Surely bots aren’t that advanced yet, right? At least, not to the point of having a community of bots that can interact with one another like you and I would.
Secondly, what we couldn’t understand was how we were being targeted.
Regardless of whether or not the post was mobile device-related, they would spam the comments.
Were they just targeting us in general, along with a bunch of other publishers? As the spam is quite an eyesore on our page, we’ve been actively hiding them upon noticing them.
It’s likely that other publishers are doing the same on their Facebook pages too, but the other day I saw a yet-to-be hidden BeBozz comment on one of The Edge Malaysia’s posts.
That was actually what triggered me to write this article, as for a while I had thought we were the only ones being targeted. Seeing that made me realise that it’s a problem affecting others too.
I can’t confirm if only the pages of digital Malaysian publishers are being targeted by the comments, but I can confirm one thing: the spam is irritating as hell.
Thirdly, I would never spot the same user in the comments of different posts.
Each comment would be written by a new user, without fail, so simply banning the user wouldn’t have helped reduce the spam.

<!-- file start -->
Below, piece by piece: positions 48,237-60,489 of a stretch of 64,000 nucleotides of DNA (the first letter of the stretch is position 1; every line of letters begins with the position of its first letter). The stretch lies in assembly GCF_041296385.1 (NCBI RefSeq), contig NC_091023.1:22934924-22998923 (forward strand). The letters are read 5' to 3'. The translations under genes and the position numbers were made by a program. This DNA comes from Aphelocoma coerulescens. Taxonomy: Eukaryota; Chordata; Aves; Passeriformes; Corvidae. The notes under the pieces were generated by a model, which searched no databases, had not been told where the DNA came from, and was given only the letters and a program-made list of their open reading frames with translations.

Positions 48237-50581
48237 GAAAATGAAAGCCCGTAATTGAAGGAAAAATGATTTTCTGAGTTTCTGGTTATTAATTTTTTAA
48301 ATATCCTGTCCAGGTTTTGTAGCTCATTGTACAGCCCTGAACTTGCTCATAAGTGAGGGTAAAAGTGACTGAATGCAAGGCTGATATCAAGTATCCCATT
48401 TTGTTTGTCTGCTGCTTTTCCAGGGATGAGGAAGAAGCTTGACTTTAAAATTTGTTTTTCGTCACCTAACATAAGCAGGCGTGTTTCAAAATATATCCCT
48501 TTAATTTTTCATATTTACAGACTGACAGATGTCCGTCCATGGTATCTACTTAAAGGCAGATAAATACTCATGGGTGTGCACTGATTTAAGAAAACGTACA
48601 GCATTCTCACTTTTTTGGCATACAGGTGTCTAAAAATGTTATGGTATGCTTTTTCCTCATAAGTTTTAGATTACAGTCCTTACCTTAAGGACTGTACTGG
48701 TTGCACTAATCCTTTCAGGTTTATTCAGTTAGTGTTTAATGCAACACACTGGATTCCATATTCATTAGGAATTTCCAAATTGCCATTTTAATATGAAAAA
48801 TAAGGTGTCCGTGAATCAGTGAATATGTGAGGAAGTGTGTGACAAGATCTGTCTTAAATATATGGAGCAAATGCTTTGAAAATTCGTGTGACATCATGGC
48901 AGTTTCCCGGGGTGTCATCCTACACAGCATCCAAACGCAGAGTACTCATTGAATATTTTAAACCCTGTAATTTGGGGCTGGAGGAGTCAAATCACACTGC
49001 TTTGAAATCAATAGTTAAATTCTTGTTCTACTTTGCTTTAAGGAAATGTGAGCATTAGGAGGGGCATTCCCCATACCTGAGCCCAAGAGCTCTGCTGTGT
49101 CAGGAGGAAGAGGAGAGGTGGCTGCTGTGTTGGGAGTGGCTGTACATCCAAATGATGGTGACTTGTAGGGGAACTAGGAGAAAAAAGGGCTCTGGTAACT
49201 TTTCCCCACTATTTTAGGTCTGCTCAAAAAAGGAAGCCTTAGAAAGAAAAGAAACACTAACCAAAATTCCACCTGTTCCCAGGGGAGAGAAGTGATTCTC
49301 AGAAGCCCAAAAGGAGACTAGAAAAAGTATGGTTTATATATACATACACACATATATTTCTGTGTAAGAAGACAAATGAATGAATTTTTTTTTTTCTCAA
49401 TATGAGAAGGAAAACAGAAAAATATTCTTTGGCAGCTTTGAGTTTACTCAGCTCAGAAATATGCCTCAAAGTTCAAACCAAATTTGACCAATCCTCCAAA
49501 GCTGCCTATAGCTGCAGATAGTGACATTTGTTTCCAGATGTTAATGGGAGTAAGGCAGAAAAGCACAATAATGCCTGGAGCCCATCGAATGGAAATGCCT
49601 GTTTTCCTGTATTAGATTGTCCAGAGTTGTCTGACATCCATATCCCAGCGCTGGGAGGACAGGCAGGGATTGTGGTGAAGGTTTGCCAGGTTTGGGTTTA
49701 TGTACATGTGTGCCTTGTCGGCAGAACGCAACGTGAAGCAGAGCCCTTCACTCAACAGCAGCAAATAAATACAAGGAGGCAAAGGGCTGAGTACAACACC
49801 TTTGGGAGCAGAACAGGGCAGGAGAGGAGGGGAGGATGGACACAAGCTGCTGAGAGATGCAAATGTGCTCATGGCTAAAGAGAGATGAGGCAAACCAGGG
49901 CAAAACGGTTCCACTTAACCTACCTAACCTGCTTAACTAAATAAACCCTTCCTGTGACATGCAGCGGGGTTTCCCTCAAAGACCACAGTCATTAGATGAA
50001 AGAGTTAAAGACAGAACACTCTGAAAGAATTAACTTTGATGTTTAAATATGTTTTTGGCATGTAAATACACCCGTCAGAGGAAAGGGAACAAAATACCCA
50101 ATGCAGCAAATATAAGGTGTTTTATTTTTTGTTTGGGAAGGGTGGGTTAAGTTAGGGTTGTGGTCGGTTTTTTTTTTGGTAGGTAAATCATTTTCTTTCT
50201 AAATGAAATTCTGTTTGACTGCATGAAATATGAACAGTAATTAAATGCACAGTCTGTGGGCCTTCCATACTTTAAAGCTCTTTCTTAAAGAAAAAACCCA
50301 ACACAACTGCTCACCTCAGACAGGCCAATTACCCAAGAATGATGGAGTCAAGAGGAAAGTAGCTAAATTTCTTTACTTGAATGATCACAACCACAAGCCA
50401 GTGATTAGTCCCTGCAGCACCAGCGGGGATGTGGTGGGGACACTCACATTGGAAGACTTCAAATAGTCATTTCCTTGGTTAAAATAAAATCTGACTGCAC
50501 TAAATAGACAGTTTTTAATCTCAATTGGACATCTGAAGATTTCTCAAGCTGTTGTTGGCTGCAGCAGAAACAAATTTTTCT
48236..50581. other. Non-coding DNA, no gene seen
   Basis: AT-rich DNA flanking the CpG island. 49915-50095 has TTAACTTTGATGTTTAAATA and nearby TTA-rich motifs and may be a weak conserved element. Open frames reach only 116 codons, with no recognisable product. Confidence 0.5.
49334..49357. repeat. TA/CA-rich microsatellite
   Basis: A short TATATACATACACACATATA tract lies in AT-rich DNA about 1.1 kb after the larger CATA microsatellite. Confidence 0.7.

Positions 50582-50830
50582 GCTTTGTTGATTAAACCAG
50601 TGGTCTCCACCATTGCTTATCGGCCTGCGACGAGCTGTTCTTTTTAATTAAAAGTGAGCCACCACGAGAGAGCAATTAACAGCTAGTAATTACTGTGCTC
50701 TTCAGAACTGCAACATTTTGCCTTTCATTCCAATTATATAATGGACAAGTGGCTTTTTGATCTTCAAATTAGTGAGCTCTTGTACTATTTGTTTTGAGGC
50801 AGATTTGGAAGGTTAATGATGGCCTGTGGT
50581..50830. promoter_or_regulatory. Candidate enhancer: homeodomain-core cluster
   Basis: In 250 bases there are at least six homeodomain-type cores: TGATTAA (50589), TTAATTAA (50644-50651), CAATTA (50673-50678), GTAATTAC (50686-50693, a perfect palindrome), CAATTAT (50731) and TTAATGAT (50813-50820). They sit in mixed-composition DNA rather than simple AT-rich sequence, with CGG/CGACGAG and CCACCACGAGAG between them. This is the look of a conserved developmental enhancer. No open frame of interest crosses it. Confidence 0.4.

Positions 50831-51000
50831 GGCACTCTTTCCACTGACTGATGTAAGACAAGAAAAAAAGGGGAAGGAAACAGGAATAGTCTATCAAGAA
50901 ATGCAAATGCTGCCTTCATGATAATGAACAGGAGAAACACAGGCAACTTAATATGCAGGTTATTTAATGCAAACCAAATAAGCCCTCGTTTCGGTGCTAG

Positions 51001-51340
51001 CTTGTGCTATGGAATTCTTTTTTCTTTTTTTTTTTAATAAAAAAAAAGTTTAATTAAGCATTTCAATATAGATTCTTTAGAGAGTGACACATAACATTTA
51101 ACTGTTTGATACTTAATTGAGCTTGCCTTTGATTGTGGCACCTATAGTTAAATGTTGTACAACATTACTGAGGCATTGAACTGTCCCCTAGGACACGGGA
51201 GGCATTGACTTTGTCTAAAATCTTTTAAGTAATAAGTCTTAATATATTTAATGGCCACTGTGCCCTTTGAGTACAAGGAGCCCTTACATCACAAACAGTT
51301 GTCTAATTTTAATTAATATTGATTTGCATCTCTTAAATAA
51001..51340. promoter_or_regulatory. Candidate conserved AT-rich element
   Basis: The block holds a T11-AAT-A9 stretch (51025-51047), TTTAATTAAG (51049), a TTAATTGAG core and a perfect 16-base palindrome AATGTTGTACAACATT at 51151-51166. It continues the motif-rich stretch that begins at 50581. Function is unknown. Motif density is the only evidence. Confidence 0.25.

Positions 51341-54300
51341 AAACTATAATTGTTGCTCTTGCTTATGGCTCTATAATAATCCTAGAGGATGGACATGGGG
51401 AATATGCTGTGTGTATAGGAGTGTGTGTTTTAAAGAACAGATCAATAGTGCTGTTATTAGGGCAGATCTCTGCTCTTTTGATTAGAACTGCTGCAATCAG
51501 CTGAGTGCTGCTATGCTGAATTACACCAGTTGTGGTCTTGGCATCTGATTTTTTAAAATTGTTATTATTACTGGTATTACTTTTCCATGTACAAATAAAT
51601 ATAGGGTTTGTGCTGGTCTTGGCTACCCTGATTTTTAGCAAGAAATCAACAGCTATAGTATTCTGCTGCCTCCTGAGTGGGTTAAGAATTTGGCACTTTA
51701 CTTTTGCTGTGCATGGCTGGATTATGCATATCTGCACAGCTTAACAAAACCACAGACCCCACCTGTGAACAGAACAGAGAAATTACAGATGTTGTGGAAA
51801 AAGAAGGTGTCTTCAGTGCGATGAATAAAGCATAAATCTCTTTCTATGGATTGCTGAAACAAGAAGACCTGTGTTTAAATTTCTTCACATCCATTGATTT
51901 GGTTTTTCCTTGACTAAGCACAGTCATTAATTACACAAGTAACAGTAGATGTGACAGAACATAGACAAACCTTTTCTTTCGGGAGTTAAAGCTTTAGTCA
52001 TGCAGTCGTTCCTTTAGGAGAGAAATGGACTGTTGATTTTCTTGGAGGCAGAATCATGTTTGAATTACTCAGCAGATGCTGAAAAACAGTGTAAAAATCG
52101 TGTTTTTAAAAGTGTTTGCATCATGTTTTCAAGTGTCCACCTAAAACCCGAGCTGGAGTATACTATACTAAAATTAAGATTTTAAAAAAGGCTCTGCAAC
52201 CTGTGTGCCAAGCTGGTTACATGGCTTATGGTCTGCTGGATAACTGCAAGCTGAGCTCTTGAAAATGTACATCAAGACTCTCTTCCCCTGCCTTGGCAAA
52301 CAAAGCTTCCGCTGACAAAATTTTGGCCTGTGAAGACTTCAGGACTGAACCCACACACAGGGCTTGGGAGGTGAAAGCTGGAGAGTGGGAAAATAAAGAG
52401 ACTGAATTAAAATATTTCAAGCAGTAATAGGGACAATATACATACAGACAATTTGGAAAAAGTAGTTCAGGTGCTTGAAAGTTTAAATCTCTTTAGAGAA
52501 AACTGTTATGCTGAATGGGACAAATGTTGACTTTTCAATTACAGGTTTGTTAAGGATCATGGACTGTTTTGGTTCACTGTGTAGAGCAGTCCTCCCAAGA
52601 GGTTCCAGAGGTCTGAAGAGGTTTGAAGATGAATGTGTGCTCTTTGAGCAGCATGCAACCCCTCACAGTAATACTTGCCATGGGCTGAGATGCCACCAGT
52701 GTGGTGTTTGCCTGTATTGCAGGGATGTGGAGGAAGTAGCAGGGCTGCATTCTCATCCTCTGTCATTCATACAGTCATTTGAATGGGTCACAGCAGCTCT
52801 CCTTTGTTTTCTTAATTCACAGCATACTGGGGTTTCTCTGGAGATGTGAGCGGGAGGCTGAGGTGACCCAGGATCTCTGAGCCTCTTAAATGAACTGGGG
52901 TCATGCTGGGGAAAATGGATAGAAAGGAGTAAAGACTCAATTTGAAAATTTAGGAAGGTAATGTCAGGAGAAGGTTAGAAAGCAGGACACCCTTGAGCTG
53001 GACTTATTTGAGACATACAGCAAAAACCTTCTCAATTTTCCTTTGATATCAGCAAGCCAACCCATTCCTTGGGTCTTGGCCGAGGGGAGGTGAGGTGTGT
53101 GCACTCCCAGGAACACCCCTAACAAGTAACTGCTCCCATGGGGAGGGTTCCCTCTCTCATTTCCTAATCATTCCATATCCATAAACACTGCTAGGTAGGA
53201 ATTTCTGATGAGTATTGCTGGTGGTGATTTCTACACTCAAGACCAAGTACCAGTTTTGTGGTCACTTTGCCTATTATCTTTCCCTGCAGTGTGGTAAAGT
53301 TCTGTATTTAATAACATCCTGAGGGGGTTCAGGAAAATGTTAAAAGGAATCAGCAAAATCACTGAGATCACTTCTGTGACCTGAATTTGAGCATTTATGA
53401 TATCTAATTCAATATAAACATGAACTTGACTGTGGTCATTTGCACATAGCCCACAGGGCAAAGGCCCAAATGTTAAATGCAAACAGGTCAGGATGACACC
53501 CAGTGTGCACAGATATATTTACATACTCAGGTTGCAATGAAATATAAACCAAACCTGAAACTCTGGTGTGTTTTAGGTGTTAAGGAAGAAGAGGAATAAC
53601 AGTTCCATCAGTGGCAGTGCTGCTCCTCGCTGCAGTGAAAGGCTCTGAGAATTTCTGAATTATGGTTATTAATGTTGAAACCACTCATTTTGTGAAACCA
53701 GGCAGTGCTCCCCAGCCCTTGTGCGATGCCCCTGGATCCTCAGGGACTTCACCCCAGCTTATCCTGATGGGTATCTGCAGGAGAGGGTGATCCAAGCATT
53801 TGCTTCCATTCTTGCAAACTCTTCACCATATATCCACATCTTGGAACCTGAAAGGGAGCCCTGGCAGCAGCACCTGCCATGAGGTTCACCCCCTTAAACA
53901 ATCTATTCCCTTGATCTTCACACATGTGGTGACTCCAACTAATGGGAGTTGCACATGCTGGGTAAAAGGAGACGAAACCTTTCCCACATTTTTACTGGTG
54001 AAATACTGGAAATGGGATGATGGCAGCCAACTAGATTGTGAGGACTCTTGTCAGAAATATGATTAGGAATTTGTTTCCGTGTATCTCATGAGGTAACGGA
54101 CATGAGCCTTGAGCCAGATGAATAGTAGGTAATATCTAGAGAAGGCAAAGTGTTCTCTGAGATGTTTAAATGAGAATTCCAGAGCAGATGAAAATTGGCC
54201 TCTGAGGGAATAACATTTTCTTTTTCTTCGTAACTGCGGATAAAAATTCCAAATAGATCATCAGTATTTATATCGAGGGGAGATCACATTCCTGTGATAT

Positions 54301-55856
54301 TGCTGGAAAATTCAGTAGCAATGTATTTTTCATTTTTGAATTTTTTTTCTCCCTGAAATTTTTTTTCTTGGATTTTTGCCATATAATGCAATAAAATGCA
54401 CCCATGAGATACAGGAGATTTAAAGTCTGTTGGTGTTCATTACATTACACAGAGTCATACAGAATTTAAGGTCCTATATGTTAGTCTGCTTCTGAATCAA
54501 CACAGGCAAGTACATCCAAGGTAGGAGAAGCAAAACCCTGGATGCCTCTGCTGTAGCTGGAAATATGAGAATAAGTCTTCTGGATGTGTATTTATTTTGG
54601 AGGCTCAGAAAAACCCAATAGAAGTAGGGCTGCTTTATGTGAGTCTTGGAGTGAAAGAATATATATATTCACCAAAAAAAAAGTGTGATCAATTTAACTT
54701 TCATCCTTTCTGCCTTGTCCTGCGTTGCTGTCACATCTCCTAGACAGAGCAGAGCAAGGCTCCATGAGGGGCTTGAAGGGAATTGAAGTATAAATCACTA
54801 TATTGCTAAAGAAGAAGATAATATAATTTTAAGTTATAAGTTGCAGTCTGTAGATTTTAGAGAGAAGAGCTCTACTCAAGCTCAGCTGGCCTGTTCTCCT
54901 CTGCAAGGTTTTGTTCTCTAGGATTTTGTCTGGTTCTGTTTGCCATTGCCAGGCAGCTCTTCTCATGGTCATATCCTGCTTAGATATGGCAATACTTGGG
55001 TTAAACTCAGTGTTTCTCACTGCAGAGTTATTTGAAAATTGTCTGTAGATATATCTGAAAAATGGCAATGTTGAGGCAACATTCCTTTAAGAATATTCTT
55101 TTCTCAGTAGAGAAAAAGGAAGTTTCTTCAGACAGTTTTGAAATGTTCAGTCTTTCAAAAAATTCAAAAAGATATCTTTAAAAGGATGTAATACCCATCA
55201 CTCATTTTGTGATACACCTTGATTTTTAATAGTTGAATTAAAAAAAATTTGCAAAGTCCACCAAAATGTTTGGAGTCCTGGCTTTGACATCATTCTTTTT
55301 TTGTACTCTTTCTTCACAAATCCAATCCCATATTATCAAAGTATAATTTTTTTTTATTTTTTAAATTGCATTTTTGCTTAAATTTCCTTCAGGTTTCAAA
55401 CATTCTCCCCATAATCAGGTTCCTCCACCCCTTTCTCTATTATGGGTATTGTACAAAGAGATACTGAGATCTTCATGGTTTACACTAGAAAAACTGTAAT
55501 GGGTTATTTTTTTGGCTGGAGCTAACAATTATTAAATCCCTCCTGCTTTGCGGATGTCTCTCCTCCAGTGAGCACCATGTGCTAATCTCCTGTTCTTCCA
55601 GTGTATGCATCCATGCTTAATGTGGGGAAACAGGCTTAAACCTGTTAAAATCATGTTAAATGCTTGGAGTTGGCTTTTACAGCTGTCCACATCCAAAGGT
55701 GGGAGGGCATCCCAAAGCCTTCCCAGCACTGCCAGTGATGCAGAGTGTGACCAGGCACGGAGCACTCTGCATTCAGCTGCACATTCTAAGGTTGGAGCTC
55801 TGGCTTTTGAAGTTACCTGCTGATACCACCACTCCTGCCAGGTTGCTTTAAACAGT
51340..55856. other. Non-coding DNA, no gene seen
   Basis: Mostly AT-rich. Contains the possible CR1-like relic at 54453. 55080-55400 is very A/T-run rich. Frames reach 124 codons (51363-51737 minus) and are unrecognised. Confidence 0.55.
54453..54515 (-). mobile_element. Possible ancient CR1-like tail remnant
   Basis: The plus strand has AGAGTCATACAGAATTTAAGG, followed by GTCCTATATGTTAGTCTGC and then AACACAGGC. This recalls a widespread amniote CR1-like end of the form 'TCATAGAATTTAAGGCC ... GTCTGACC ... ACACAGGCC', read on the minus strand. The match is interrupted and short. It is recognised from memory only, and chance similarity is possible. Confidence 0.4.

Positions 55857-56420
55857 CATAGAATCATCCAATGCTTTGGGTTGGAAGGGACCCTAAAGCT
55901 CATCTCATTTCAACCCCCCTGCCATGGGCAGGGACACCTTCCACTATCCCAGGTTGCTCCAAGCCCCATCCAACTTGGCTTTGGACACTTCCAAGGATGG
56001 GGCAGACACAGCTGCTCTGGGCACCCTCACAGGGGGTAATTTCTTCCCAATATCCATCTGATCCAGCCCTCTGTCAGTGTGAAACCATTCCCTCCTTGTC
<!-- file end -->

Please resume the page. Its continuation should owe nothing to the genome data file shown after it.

Is This Even An Effective Marketing Strategy?
From what I can tell, BeBozz is a Celcom programme that claims you can become your own boss and earn an income without subscribing to the 9-5 grind.
You’re essentially signing up to become a sales agent for Celcom’s prepaid and postpaid products.
However, the spam comments aren’t marketing Celcom products at all—they’re marketing the programme itself and trying to recruit more people to become sales agents under BeBozz.
Assuming that these users were expected to market the programme this way upon signing up, is this even an effective marketing strategy?
The more common types of marketing strategies to promote something are giveaways and referrals.